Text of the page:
Legitimacy, I have discovered thus far, comes from me knowing that I'm capable to do a really great job on the projects I'm lucky enough to be a part of. I'll say that a different way - the fact that I'm attached to this project or that project or this company or this developer is not proof that I'm legitimate -- the fact that every day I get to wake up and do all the things that make me absolutely ridiculously happy are what make me legitimate. Because I'm the only arbiter of how legit I am. Not my family. Not the readers. Not the fanbase who will buy what I'm working on. Not whoever I date or who I dated. Just me.

So with all these methods and ways to tell your story, I say, go for it. Make that podcast, read from steno pads at open mics, write blogs, make videos -- go wild.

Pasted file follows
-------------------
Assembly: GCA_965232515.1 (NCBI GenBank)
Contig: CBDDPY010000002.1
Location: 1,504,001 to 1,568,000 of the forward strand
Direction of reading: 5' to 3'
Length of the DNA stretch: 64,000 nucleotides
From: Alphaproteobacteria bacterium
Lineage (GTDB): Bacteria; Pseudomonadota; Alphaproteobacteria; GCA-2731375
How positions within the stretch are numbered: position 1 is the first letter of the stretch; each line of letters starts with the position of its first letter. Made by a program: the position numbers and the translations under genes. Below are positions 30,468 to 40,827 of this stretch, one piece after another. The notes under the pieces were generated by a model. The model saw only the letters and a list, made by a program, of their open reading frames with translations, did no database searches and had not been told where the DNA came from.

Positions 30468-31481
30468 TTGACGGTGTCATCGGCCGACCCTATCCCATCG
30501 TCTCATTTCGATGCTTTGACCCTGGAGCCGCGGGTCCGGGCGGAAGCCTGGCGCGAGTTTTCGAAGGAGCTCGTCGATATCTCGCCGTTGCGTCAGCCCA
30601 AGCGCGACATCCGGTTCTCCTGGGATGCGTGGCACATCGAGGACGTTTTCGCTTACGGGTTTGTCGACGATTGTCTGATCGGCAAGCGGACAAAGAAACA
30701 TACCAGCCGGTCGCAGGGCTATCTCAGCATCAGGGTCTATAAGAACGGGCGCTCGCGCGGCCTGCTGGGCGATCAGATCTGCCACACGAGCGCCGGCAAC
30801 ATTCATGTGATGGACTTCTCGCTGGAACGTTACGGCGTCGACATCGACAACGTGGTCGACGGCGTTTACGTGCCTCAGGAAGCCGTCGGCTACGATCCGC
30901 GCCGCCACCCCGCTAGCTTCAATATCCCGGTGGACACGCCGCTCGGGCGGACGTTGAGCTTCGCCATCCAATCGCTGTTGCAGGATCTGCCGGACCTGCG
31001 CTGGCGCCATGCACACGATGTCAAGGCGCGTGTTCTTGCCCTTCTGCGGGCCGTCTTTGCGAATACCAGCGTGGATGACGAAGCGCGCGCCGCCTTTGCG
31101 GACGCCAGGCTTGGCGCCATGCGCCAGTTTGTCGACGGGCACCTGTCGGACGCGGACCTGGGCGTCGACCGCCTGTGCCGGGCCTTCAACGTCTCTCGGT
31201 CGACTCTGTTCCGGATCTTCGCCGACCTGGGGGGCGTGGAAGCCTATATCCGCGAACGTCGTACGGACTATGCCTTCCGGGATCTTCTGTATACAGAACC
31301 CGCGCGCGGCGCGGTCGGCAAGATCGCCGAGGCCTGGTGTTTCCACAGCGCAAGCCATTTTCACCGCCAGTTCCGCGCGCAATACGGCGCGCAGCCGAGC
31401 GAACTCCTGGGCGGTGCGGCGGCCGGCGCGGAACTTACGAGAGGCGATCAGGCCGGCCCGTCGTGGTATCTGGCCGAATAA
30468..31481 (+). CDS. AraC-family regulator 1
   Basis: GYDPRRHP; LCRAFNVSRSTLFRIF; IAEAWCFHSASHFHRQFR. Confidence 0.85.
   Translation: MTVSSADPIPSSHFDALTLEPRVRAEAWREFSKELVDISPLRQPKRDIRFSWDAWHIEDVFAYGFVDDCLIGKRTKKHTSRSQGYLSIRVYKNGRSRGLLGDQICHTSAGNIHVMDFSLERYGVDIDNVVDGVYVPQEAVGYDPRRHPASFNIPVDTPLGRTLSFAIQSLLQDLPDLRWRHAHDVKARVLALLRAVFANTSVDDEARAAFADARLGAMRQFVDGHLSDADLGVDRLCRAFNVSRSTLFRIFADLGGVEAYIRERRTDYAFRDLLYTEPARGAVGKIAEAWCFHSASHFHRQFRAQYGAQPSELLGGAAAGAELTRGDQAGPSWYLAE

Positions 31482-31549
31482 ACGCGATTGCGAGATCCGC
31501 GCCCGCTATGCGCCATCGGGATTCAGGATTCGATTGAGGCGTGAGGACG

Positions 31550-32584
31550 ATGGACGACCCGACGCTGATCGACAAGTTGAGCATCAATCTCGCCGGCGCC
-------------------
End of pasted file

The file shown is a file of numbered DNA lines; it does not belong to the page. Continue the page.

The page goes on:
The only "bad" option is the one where you don't go after your dreams.

Let's summarize:

1. Go after your dreams. This will not be an easy pursuit (if it is, dream bigger), but the things that truly matter are not easily obtained.
2. Don't let anything or anyone external dictate the validation or the reason for why you do whatever you do.
3. You are the sole judge of your "legitimacy", not the method you take to accomplishment, and not the reception you get from people who may not yet fully enjoy/understand/accept what it is you're doing.
4. Once you set a goal, go after it. If you're able to put it down because it doesn't excite or interest you, it's not a goal. It's just something you like doing.
5. Don't let anything get in the way of #4.
6. What's "best" for you is the route that allows you to meet or exceed your goal/dreams and you'll know you're on the right path because it'll never feel like you're doing work and you'll always want to do it instead of distracting yourself from it.

Have a great weekend, happy writing.